Living in rural New York, I often drive the countryside for writing inspiration. This particular day, I needed to find a way to kill one of my characters. I wanted something unique for her death.
Suddenly, my car’s ball joint snapped and twisted the front wheel perpendicular to the car. The car screeched to a halt, opposite a graveyard. How fitting. Could my character die in a car wreck? No way. Too cliché.
As I waited for the tow truck, a flurry of tornado-warning emails filled my cell. I’m not an alarmist, so I ignored them, until the winds swirled faster and faster. I was a sitting duck. I glanced over at the graveyard wondering if God was trying to kill me… or just send me a message.
Should this tornado come, there was no way I’d survive in the car or fully exposed outside. Why didn’t I watch that survivor episode on The Discovery Channel?
Think. Think. Think. How could I find safety in the middle of nowhere? The graveyard. I grabbed a rope from my car and ran across, planning to tie myself to a gravestone. Yes, you read that right. I may be calm under pressure, but I didn’t say I was smart.
Whose stone would I choose: a man’s, a woman’s, or a child’s? Who would I want to die with?
As my hair spun in the wind, I pulled it from my eyes to read the names and dates on the stones. My imagination ran wild. I became swept into the stories buried with these people. Maybe he died in a shoot out. Perhaps she died in childbirth or at the hands of a jealous lover. Stories were popping in my head. My body was in peril, but the writer inside me was on fire.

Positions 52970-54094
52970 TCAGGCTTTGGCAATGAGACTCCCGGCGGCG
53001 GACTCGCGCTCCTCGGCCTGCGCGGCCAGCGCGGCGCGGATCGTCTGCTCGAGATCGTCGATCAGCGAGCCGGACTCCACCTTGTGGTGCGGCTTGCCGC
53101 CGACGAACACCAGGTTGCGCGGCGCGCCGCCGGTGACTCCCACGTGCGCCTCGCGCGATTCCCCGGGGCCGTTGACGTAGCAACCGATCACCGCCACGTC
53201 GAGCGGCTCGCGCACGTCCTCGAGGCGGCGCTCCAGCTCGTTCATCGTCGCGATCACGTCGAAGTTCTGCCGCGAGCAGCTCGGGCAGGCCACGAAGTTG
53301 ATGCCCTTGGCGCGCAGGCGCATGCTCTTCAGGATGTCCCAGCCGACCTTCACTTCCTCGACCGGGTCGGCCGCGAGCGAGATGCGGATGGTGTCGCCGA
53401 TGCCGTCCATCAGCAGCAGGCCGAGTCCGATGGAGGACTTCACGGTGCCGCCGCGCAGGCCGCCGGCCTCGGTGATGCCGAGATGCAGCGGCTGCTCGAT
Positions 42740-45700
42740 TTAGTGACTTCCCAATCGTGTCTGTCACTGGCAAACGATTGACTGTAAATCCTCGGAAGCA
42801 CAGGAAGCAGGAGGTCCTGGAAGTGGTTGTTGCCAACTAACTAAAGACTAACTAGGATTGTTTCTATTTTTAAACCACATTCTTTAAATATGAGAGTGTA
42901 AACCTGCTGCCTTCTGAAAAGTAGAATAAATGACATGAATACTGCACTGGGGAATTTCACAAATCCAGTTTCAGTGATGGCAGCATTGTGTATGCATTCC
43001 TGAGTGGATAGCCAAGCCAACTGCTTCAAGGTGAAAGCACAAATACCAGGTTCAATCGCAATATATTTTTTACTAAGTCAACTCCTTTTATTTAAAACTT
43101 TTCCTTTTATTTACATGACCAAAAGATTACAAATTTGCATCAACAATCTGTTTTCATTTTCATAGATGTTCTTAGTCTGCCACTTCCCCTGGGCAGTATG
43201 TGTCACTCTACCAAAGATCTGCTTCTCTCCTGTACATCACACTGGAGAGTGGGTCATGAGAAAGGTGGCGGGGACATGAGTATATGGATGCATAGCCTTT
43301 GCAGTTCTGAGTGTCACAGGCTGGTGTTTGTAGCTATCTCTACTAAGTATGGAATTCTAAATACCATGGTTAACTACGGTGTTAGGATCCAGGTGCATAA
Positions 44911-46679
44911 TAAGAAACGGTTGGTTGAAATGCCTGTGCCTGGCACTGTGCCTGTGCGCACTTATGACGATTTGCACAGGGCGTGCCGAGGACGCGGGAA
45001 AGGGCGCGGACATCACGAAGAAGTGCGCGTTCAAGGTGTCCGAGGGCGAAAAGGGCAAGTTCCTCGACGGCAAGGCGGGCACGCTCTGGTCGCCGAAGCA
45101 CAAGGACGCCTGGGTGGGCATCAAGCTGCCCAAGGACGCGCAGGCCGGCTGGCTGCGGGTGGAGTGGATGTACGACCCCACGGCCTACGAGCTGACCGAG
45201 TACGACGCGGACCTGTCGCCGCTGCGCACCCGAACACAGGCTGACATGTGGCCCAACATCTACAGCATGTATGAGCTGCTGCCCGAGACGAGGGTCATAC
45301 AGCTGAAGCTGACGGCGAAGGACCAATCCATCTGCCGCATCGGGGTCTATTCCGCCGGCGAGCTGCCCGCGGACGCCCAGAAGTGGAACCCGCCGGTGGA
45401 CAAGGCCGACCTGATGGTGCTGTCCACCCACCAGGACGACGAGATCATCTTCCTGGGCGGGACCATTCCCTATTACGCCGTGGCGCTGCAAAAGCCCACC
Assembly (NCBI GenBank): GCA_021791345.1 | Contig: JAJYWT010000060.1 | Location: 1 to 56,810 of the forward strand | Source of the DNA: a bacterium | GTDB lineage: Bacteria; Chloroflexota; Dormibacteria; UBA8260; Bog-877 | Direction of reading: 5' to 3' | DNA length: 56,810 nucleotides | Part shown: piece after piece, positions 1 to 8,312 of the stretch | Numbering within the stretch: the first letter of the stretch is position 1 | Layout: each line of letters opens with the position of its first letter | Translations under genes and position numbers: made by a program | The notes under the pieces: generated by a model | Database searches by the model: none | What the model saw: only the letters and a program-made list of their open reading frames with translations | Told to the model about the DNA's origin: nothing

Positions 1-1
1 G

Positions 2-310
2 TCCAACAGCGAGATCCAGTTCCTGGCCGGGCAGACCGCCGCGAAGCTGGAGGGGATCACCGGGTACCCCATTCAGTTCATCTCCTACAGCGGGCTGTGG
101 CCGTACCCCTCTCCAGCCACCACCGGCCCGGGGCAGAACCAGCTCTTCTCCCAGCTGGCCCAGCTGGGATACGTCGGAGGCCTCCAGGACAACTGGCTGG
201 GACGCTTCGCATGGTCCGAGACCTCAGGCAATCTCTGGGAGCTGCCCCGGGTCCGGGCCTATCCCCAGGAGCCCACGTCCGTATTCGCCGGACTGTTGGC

Like a lunatic, I lurked gravestones while the threat of the tornado was still buzzing in my pocket. Is this how Geraldo felt revealing King Tuts tomb? Maybe someone would find my dead body the next day.
There should be a warning label on notepads: “Writing can be deadly.”
The winds whipped, literally smashing me into gravestones as I searched for the one I’d connect to, both emotionally and physically. Then, I discovered the old section of the graveyard. The stones were riddled with details. Such art.
As I admired the carvings on the delicate stone, a tree branch snapped and flew past, almost crashing into me. I glanced toward my car to see the large SUV rocking in the heavy winds. Time to stop admiring and start graveyard bondage.
While the old stones were more to my artistic taste, I couldn’t tie myself to a wuss headstone. I needed a big, gaudy monument. I ran toward the largest one I could find, the wind forcing me into a zig-zag path.
Just as I found the perfect dead person to join in all eternity, the tow truck pulled alongside my car. I raced to my hero of wreckage.
As my mechanic secured the car on the flatbed, I snatched my notepad and frantically wrote, “Idea: girl passes up delicate gravestone for a sturdier, safer and massive monument. Ties herself down. Winds howl. Suddenly, the delicate gravestone is yanked from the ground. She smiles, happy not to have chosen it… until it heads her way, smashes into her, and kills her.”
Now that is what I call a unique death.
I’ve decided to make graveyards a part of my writing inspiration routine. Next time, however, I’ll choose a lovely sunny day, admire the beautiful ornate stones and see what other stories rise from the dead.
A graveyard can be the perfect resurrection for creativity.
*originally published in Making Me Magazine